An accomplished officer in the communist-era Polish Army, Ryszard Kukliński began to doubt the truth of what he had been told about the West when, as a member of an international commission, he met American military men in Vietnam in the mid-1960s. His doubts about communism and its purposes intensified by orders of magnitude in 1968, when the brutal Warsaw Pact invasion of Czechoslovakia ground the Prague Spring to dust under the treads of Soviet tanks, and in 1970, when the Polish army shot Polish workers during labor strife. Privy to some of the Warsaw Pact’s most confidential strategic plans, he became convinced that, if the Cold War turned hot and the east bloc attacked the West, the Soviets would sacrifice Poland as retaliatory western tactical nuclear strikes hit the second wave of Warsaw Pact troops pushing west. So, in 1972, Kukliński, risking his life and his family’s safety, offered his services to the United States and for the next nine years was the West’s most important intelligence asset behind the iron curtain.

His greatest service to Poland and the cause of freedom came in the later months of 1980. Thanks to his efforts, the United States knew the entire order-of-battle the Soviet Union had organized to stamp out Solidarity, which had held its first formal congress in September 1980. With that information, and working in concert with the incoming Reagan administration, outgoing national security adviser Zbigniew Brzeziński, with the help of the AFL-CIO’s Lane Kirkland, was able to organize a comprehensive western response to a potential Soviet invasion of Poland: an international economic blockade that would have severely damaged the already-staggering Soviet economy. Faced with economic ruin, the Soviet leadership backed down and the Warsaw Pact divisions that had surrounded Poland withdrew.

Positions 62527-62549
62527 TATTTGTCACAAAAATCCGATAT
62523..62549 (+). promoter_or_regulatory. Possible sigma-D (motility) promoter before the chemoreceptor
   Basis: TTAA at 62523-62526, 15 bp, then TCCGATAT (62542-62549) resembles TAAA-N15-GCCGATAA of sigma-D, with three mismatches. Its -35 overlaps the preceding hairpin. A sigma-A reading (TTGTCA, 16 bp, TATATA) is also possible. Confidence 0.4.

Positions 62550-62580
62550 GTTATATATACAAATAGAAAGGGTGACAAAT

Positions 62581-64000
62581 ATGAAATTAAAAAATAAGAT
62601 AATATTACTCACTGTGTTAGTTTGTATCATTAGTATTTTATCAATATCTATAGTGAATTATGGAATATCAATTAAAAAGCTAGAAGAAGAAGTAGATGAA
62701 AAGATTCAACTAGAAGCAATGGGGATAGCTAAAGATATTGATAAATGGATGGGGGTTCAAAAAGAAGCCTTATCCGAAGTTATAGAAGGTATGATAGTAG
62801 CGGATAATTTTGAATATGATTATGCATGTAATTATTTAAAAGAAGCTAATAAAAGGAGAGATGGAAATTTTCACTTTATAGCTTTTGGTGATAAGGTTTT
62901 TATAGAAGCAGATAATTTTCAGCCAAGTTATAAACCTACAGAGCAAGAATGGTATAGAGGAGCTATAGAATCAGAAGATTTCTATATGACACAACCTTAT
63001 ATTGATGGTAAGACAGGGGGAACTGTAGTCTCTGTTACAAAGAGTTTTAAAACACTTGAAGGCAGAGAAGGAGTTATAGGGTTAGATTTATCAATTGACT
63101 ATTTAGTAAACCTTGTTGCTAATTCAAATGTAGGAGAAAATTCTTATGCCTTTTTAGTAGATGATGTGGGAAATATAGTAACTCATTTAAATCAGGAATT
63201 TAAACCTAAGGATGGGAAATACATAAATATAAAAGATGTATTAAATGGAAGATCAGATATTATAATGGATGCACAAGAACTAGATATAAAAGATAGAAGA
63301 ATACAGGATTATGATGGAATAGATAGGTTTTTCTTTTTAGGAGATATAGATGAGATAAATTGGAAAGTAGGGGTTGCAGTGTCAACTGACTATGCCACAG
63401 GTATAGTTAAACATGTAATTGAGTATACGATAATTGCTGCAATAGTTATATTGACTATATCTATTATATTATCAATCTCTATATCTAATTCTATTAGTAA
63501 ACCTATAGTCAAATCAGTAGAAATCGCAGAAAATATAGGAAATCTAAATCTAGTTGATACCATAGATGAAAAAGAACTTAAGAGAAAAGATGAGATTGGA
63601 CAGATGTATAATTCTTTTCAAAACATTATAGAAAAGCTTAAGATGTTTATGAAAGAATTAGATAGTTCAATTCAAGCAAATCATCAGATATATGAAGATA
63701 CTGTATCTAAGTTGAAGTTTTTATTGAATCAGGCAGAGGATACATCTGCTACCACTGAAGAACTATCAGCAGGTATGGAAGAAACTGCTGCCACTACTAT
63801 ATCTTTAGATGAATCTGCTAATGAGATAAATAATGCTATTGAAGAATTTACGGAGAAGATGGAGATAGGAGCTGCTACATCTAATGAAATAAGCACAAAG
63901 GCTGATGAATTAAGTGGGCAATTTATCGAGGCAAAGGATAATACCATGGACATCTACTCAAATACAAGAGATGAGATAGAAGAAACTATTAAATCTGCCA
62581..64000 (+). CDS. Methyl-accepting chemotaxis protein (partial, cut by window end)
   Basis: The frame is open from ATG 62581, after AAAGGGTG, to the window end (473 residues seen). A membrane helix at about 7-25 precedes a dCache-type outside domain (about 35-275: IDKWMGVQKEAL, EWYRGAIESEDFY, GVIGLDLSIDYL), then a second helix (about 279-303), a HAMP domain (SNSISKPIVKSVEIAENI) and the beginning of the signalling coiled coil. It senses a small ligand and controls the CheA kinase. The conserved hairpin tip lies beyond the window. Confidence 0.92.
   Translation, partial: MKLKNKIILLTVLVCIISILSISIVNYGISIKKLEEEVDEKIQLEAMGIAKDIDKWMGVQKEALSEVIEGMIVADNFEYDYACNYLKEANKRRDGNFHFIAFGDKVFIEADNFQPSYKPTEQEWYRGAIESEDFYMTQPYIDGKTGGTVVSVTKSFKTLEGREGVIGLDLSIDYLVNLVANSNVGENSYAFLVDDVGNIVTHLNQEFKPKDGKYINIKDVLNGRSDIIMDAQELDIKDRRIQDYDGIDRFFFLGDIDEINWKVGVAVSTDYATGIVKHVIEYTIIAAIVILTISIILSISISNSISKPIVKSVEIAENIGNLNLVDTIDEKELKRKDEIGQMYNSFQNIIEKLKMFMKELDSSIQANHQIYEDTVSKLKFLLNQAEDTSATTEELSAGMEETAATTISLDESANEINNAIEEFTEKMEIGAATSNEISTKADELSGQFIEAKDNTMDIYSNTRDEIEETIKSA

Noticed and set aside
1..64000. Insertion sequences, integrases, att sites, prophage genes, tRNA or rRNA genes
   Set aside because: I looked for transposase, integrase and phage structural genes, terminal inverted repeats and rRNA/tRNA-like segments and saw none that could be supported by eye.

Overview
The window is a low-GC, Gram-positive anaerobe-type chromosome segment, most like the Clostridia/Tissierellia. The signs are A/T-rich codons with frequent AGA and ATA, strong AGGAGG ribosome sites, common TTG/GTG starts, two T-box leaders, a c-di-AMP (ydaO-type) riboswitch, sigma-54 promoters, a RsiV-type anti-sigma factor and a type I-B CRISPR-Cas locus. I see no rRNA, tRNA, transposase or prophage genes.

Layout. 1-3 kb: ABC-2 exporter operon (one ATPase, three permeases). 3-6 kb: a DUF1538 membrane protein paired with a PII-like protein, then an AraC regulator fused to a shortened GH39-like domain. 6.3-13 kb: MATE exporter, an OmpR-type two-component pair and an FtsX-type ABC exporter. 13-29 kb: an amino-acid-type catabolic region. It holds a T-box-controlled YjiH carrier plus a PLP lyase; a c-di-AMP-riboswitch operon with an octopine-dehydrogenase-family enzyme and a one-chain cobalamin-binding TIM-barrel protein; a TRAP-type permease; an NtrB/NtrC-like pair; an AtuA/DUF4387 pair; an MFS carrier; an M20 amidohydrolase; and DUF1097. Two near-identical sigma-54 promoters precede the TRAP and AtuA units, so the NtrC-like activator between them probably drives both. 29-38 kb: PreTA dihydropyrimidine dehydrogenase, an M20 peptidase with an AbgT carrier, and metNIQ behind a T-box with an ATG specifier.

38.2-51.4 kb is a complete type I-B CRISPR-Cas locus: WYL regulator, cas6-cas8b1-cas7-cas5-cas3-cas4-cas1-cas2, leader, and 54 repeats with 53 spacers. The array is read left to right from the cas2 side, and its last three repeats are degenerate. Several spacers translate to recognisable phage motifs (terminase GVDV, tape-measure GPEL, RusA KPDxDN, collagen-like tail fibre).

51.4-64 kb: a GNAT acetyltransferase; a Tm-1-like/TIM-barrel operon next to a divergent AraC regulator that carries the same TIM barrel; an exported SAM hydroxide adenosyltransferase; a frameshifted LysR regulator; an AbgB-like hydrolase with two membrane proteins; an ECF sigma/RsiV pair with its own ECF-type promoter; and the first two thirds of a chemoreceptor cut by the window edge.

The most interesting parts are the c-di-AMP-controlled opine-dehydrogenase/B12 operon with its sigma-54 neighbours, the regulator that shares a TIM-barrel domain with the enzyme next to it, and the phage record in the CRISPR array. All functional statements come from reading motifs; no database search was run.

Colonel Kukliński and his family were exfiltrated to the West; two of his sons later died under dubious circumstances that may have involved Russian retribution, and Kukliński lived out his life under an assumed name in the United States, dying in 2004. There was public controversy when he returned to his native Poland for a 1998 visit, with some charging that he had violated his officer’s oath by working for American intelligence for a decade. John Paul II, through various intermediaries, quietly passed the word that Kukliński was to be regarded in Poland as a national hero. Zbigniew Brzeziński, who held the exact same view, put it brilliantly, in a comment that appears on the Kukliński Memorial in Cracow: Colonel Kukliński was “the first Polish officer in NATO.” 

Communism was a distinctive form of the culture of death, for the effort to create “Homo Sovieticus” was a lethal assault on souls. Colonel Ryszard Kukliński took a courageous stand against that particular culture of death, knowing as he did that freedom is never cost-free: freedom lived nobly always requires sacrifice. His example should be pondered by Catholic citizens and Catholic public officials throughout the West today, who are called to resist, with similar moral courage and effect, that form of the culture of death that masquerades as the ideology of “choice.” May we and our elected officials be as principled and brave as the Polish officer who took what John Paul II described at the United Nations in 1995 as the “the risk of freedom.”